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Pandora is restructuring its Asia-Pacific operations, with its regional headquarters – excluding China – moving to Sydney. Image: Charms from the Pandora x Disney Collection
Pandora is restructuring its Asia-Pacific operations, with its regional headquarters – excluding China – moving to Sydney. Image: Charms from the Pandora x Disney Collection

Pandora Jewelry restructures Asia-Pacific operations

Just 18 months after restructuring its international operations, jewellery company Pandora has announced it will eliminate one of its 10 regional divisions, consolidating its Asia-Pacific operations in the process.

The company announced the closure of three regional headquarters in March 2020 – alongside the loss of 180 jobs – when it restructured the business into 10 ‘Clusters’, with the Asia-Pacific region divided into China, Pacific and Rest-of-Asia.

David Allen, general manager, Pandora Pacific and Greater Asia
David Allen, general manager, Pandora Pacific and Greater Asia
"The leadership team in the Pacific is reviewing the required resources, including the current organisational structure, to ensure that we are able to realise the full potential of our expanded Pacific and Greater Asia business"
David Allen, Pandora Jewelry

However, the Rest-of-Asia division, including Hong Kong, Japan, and Singapore, will now be assimilated into exisiting Clusters.

David Allen, current general manager of the Pacific Cluster – which includes Australia and New Zealand and is based in Sydney – will take control of the Japan and Singapore markets, as well as 11 other distributor-controlled markets throughout Southeast Asia and Korea. 

Allen told Jeweller, "The leadership team in the Pacific is reviewing the required resources, including the current organisational structure, to ensure that we are able to realise the full potential of our expanded Pacific and Greater Asia business."

Meanwhile the Hong Kong, Taiwan, and Macau markets will be absorbed into the new Greater China Cluster, headquartered in Shanghai and led by current China general manager Jacques Roizen.

The transition is scheduled to be completed by February 2022, at which point Rest-of-Asia general manager Alan Chan will depart the company.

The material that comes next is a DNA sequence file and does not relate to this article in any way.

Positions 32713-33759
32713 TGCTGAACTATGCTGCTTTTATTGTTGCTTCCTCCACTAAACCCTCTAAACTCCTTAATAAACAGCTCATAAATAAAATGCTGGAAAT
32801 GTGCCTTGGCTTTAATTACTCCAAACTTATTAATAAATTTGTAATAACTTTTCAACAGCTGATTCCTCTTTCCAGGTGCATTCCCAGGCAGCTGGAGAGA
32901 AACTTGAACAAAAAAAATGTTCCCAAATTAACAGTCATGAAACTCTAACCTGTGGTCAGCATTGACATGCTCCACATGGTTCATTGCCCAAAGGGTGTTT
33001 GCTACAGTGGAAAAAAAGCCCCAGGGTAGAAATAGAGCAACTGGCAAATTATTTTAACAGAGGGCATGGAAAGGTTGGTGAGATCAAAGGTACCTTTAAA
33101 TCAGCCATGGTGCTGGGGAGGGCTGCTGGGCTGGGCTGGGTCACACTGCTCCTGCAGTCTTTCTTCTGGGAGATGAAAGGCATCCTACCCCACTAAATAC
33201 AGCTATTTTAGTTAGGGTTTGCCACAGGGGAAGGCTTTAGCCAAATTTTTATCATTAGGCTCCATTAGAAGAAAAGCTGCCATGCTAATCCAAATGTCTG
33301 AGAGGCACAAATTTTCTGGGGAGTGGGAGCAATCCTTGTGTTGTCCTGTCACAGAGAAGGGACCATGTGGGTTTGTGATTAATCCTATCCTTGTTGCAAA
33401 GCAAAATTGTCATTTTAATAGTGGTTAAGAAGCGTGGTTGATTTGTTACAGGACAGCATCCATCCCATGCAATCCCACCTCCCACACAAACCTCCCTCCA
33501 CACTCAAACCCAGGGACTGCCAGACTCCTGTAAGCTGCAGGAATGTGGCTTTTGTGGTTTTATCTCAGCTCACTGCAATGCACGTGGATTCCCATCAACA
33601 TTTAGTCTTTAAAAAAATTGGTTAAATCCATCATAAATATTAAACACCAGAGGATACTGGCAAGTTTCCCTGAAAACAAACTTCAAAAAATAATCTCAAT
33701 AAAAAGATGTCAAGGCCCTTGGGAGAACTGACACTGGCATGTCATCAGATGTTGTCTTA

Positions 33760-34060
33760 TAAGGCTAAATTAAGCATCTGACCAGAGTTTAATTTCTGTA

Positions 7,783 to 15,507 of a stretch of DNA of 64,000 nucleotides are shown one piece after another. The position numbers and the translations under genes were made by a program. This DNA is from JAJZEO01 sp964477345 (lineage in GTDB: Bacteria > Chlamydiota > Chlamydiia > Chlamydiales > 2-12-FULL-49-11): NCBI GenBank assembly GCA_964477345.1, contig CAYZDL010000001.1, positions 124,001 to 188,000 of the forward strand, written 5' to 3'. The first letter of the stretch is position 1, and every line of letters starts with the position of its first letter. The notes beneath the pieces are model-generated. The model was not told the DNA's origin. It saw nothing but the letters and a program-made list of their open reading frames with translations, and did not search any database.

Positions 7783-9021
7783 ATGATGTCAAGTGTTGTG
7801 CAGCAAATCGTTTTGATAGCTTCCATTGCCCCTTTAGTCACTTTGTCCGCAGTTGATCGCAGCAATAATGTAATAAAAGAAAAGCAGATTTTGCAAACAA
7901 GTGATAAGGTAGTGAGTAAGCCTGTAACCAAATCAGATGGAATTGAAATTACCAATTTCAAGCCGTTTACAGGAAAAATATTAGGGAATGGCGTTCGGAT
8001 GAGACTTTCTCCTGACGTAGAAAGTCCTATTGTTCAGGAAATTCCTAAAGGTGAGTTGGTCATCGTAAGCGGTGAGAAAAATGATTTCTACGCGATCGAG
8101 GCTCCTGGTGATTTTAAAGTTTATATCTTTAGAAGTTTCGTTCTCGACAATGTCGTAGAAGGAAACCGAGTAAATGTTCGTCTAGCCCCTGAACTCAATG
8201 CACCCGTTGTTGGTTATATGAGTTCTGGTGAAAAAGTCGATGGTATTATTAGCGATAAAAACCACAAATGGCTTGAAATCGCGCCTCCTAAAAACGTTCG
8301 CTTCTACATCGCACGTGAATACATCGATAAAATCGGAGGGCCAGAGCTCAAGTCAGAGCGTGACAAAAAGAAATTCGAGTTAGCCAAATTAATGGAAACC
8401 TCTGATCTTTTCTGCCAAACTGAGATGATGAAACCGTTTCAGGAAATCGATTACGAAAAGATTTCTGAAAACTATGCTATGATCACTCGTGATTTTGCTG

According to a statement from Pandora, the decision to reduce the number of regional clusters was made to “optimise our operating structure and create further commercial synergies – with the overall goal of capturing the growth opportunities that we are targeting in our new Phoenix strategy.”

Phoenix is the title of Pandora’s new strategic initiative, announced at the end of Q1 2021.

Martino Pessina, chief commercial officer, Pandora, said, “With this merger, we look forward to building two strong clusters that will be both aligned to our Pandora values and focused on the strategic objectives outlined in Phoenix.

“We strive to create synergies within each new cluster enabling them to be more agile in responding to market conditions and to meet strategic goals.”

Pessina added, “I would like to thank Alan Chan for his many contributions to Pandora and I wish him success in his future endeavours.”

Pandora recently released strong financial results for the second quarter of 2021; approximately 5 per cent of its global store count is predicted to remain closed throughout the second half of the year due to government-mandated lockdowns.

 

More reading:
Pandora’s sales, share price on the rise
David Allen returns to lead Pandora Australia; Phil McNutt steps down
Pandora to cut 180 jobs in corporate restructure











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